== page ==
Illustration of a a young woman surrounded by ghostly figures, skulls, and trailing vines, with a beating red heart in the center of her body.
Mary Rose by Black Button Eyes Productions Credit: Illustration/design by Walter Bezt and Jeff Meyer

J.M. Barrie’s most famous creation has become shorthand for all puckish men-children who refuse to grow up, entranced by a world of adventure and derring-do, where good and evil exist on an uncomplicated binary. But while Peter Pan and his fellow Lost Boys have found life in numerous adaptations since Barrie first introduced the character 120 years ago, another Barrie creation with a penchant for getting lost in time has been generally ignored.

In 1920, Barrie’s play Mary Rose made its debut at London’s Haymarket Theatre, with a New York production following the same year. Then it mostly went away, except for a New York revival in 2007 and one in London in 2012.

But Ed Rutherford, producing artistic director of Chicago’s Black Button Eyes Productions, felt Barrie’s play would be a great fit for his company, whose tagline is “We help magic invade reality.” In Barrie’s story, the title character vanishes twice from the same Scottish island (shades of Brigadoon)—once as a small child for 21 days, and then again as a young wife and mother for decades. Each time she reappears with no memory of the lost time, and not looking a day older than when she disappeared.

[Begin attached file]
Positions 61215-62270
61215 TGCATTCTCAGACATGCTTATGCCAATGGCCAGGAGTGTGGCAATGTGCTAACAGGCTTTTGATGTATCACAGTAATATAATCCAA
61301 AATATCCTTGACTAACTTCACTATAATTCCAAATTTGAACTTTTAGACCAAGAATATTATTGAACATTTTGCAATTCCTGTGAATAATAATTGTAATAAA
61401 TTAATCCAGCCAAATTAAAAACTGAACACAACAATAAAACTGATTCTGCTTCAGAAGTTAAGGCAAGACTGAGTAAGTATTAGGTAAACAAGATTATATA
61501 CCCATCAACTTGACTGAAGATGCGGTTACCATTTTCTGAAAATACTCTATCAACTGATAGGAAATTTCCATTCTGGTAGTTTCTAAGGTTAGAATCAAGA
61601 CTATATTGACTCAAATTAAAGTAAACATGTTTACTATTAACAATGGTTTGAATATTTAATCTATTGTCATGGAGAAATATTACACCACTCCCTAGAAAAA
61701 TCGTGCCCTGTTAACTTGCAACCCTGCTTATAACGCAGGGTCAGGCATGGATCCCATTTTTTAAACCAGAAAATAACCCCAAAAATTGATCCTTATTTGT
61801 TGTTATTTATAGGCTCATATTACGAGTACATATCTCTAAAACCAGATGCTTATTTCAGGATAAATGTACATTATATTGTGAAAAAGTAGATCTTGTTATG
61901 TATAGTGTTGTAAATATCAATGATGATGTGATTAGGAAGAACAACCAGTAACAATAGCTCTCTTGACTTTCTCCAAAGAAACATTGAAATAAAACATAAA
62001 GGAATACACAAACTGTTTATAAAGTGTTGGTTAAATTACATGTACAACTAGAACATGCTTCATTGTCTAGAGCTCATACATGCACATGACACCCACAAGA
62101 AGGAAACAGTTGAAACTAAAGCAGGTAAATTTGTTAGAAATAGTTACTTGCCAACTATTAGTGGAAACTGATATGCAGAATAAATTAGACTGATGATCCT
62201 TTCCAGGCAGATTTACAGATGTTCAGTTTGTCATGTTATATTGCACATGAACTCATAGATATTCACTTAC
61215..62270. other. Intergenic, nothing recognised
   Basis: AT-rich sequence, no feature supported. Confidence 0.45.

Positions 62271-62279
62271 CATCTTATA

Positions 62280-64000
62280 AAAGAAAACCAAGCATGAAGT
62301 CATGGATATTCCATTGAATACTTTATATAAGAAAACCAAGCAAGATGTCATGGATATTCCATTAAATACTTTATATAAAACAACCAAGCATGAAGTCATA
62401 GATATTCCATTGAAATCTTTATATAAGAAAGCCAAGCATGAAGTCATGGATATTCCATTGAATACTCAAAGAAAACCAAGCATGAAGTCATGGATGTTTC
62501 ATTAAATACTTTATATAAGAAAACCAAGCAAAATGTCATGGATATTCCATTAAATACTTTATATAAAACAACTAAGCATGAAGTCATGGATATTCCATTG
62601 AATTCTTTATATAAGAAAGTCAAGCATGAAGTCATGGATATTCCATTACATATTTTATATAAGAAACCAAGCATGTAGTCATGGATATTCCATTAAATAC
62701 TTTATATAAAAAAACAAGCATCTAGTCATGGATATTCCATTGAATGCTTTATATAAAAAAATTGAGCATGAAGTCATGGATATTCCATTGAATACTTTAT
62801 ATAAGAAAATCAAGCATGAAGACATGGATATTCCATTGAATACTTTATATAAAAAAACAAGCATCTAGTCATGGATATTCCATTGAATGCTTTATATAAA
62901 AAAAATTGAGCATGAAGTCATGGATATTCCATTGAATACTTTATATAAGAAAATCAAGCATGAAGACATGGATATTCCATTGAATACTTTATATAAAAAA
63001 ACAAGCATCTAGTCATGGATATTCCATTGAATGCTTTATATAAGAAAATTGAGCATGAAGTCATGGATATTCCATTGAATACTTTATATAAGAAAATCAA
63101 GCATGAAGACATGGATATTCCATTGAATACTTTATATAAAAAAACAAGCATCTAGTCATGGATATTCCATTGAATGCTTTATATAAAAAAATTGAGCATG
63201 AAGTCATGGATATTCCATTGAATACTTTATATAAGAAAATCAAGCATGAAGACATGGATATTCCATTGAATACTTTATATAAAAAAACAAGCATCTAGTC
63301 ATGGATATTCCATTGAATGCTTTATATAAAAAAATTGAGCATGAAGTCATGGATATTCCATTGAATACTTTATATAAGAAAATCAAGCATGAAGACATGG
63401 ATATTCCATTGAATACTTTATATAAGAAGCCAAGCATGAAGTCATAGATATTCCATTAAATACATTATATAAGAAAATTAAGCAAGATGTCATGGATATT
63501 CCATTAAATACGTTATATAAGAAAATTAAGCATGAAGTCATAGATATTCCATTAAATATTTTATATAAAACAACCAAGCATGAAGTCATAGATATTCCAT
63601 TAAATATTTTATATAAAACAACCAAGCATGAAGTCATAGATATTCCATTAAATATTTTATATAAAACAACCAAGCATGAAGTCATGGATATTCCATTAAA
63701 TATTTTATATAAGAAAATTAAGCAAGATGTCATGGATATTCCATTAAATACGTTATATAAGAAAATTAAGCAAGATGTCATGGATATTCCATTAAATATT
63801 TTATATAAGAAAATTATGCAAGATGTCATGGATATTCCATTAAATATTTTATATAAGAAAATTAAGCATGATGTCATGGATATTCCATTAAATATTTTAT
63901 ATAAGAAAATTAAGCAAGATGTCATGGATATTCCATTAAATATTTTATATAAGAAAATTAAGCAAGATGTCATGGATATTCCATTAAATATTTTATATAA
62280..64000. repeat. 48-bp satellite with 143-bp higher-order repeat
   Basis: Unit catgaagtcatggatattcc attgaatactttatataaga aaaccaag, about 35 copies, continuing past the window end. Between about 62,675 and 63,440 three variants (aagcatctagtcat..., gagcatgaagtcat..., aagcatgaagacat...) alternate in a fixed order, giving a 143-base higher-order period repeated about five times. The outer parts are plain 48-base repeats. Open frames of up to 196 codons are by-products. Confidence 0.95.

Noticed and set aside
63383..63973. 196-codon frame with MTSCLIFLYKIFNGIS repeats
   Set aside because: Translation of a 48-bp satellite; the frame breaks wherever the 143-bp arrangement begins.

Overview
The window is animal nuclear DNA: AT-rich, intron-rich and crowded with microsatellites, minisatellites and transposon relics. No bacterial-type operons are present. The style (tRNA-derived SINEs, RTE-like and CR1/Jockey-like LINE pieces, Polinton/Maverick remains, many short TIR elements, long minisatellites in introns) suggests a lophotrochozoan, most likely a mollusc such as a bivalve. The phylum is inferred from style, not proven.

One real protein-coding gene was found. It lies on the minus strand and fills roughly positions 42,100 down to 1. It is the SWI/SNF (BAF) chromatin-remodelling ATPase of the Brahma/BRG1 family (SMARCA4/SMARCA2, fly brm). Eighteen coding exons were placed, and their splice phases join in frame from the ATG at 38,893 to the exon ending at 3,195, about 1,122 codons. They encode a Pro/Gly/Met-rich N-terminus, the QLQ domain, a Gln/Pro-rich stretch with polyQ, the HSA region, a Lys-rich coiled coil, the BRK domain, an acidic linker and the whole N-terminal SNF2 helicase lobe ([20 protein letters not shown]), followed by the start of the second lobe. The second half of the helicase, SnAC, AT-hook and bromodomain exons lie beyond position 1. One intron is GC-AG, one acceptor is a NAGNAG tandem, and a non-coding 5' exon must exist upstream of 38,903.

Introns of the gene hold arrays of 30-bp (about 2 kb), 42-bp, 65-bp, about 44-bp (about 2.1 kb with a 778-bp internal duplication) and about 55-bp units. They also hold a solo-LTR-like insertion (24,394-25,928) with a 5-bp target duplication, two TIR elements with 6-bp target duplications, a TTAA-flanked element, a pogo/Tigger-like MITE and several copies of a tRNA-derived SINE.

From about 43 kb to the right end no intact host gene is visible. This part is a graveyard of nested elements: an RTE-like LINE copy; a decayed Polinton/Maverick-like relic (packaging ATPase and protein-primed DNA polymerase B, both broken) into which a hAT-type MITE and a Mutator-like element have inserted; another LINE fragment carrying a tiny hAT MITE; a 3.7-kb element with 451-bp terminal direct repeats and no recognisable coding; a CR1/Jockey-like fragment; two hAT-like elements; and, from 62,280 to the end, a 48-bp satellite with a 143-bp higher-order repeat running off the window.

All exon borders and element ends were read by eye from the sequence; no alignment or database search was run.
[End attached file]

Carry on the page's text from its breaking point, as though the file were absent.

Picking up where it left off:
Rutherford first became aware of Barrie’s play when it was under consideration for production with Promethean Theatre Ensemble, where he’s an artistic associate. Promethean passed on it, but Rutherford says, “It did kind of stick with me as an interesting story. It had a lot of potential, but it’s very much a piece of its time. It’s got a three-act structure and other issues with it that I think make it unsuitable a little bit for contemporary audiences. But I just thought there was something there that kind of got under my skin and stayed with me.”

Mary Rose
1/7-2/12: Thu-Sat 7:30 PM, Sun 3 PM, the Edge Theater, 5451 N. Broadway,, $30; available in a streaming recorded version through 3/31 ($30 for one-week rental).

With Barrie’s play entering the public domain a few years ago, Rutherford realized that he and his collaborators could take the original and reimagine it as a shorter musical project. He reached out in early 2020 to composer and lyricist Jeff Bouthiette, who had previously worked as musical director with Black Button Eyes on their 2016 production of the Polly Pen/Peggy Harmon musical version of Christina Rossetti’s Goblin Market. The enforced pandemic shutdown gave the two plenty of time to focus on the project, which opens in a world premiere at Edge Theater this weekend.

In addition to trimming the length, Rutherford (who wrote the book and cowrote the lyrics with Bouthiette) says, “It was important to me—and this is maybe partly what I’m talking about when when we discuss how it’s very much of its period—that I find opportunities to give the title character more agency and emotional complexity than maybe made up the original text.” He adds, “It also has to do with some of the other themes I want to explore as far as how you deal with loss and grief, especially the sudden loss of somebody that you care about very much.”